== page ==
Governor Arnold Schwarzenegger and Department of the Interior (DoI) Secretary Ken Salazar announced the joint programme at the NextEra Harper Lake solar electric generating facility in Hinkley.
The renewable energy facilitating programme is created by state legislation (SB X8 34), which has been signed into law by the governor.
“Our bold and innovative vision for California has made us a pioneer in renewable energy, green jobs and environmental protection and, as a result, we are seeing an energy revolution in California,” says Schwarzenegger. “California now has more than 240 proposed renewable projects looking to build and create jobs.”
“Today’s action will help speed up the process for some of these large projects to break ground this year and qualify for federal stimulus funding,” he adds. “By working together, we can increase renewable energy development, create thousands of jobs and preserve our state’s cherished natural resources.”
Solar and wind to yield 4.5 GW
Nine fast-track solar projects and three fast-track wind projects are being reviewed in California for DoI’s Bureau of Land Management, says Salazar. The renewable energy projects would provide total capacity of 4.5 GW.
DoI has established Renewable Energy Coordination Offices (including two in California) to expedite reviews on ready-to-go solar, wind and geothermal projects on public lands. The offices work closely with state agencies and private developers to ensure timely review of applications, and currently are processing 53 solar applications over 445,000 acres and 90 wind applications (71 for testing and 19 for development) covering 876,000 acres.
The DoI has set aside 1000 miles2 of public lands in 24 Solar Energy Study Areas in the Western USA (four in California over 530 miles2) that are being evaluated for solar energy development. The department has invested US$41 million from the President’s economic recovery plan to facilitate a rapid and responsible move to large-scale production of renewable energy on public lands.
State and Federal authorities working together
Salazar said DoI’s collaboration with California reflects the federal priorities and initiatives, citing a Memorandum of Understanding signed with Schwarzenegger last October to expedite and prioritise renewable energy permitting
In addition to longer-term planning efforts, state and Federal agencies are working cooperatively to review an initial set of renewable energy applications which, if approvable, could be permitted in time to meet the deadlines for the American Recovery & Reinvestment Act grants.
There are 240 proposed renewable energy projects in California that could yield 70 GW of energy. These proposed projects include solar, wind, geothermal, biomass and small hydro facilities, and half will apply for Recovery Act funds.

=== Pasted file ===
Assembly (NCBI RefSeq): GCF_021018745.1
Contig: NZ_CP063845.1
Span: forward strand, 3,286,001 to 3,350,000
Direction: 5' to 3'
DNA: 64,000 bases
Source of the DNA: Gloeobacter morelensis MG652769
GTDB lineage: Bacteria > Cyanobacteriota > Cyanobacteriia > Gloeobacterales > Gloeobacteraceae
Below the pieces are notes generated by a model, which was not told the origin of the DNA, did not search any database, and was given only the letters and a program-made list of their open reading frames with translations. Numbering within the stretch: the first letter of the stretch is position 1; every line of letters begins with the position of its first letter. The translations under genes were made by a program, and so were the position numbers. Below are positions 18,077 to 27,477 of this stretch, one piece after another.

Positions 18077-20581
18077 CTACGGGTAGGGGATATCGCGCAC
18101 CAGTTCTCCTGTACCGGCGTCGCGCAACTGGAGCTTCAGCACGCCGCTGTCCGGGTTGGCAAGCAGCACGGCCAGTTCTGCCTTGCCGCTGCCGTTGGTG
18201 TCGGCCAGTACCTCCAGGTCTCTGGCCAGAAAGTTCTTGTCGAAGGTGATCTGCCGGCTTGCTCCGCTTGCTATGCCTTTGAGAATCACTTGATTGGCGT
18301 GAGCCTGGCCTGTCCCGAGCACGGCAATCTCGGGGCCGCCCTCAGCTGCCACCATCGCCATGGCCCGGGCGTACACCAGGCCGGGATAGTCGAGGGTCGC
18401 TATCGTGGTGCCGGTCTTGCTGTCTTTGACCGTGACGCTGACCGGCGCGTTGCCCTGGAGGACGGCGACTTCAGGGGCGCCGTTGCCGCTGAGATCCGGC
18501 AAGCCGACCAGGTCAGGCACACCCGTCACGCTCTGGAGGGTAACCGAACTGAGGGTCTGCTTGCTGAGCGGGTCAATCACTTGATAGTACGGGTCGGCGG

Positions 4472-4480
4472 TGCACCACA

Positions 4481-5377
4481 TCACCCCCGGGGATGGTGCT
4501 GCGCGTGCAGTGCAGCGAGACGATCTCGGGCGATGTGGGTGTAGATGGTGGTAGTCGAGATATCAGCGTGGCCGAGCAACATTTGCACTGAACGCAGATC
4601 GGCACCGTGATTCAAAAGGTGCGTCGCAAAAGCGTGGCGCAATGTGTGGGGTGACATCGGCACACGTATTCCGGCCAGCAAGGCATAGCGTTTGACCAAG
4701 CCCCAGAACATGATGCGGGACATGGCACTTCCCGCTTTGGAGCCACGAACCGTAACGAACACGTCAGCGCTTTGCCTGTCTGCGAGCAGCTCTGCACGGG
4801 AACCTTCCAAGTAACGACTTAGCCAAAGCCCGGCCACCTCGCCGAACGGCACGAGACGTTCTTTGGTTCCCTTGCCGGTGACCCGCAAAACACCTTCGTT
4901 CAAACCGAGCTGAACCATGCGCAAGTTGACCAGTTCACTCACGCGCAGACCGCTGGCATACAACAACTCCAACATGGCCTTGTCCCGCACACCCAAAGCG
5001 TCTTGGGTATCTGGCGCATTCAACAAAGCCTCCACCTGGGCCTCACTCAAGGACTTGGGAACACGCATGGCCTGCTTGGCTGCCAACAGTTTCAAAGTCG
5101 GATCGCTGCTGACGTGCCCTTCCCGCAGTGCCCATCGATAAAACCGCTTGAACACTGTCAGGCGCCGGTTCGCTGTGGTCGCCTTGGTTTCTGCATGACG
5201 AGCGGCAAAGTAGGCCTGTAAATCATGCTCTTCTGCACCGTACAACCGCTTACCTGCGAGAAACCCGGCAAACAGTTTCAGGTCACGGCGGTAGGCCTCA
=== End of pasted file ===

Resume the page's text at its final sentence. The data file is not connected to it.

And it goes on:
For proposed projects seeking federal support, 21 could generate power at utility-sized levels of larger than 200 MW, for a total of 9 GW. Currently, California facilities produce 8 GW of renewable energy.
Officials tour second solar facility
In addition to touring the Harper Lake facility, Schwarzenegger and Salazar toured a 250 MW proposed solar facility, the Abengoa Mojave solar project. The facility could create US$1 billion of capital investment and 1200 jobs in the region.
Renewable energy projects seeking Recovery Act funding can obtain 30% of project cost in Federal support. To qualify, projects must break ground and spend at least 5% of the total project cost in 2010.
“I cannot think of a more appropriate place to underscore that renewable energy is not ‘pie in the sky’ than here at the edge of the Mojave Desert where the largest solar plant in the world is generating clean, cost-efficient renewable energy for California communities,” Salazar says.
“This is the future we are working to achieve - visionary investment in cutting-edge technology; good, solid jobs for American workers; clean energy for American homes, businesses and industry; and renewable resources used efficiently and effectively for the betterment of communities, California and the nation,” he adds.
NextEra formerly named FPL
NextEra co-owns and operates two solar thermal projects in California: Harper Lake and Kramer Junction, as well as 15 wind farms. The Harper Lake facility has been in operation for two decades and generates 160 MW of green power for California utilities, which are required to use renewable energy to produce 20% of their power by 2010 and 33% by 2020.
NextEra has invested US$1.5bn in power generation assets in California, of which US$1bn is in solar and wind projects. NextEra Energy changed its name from FPL Group last month.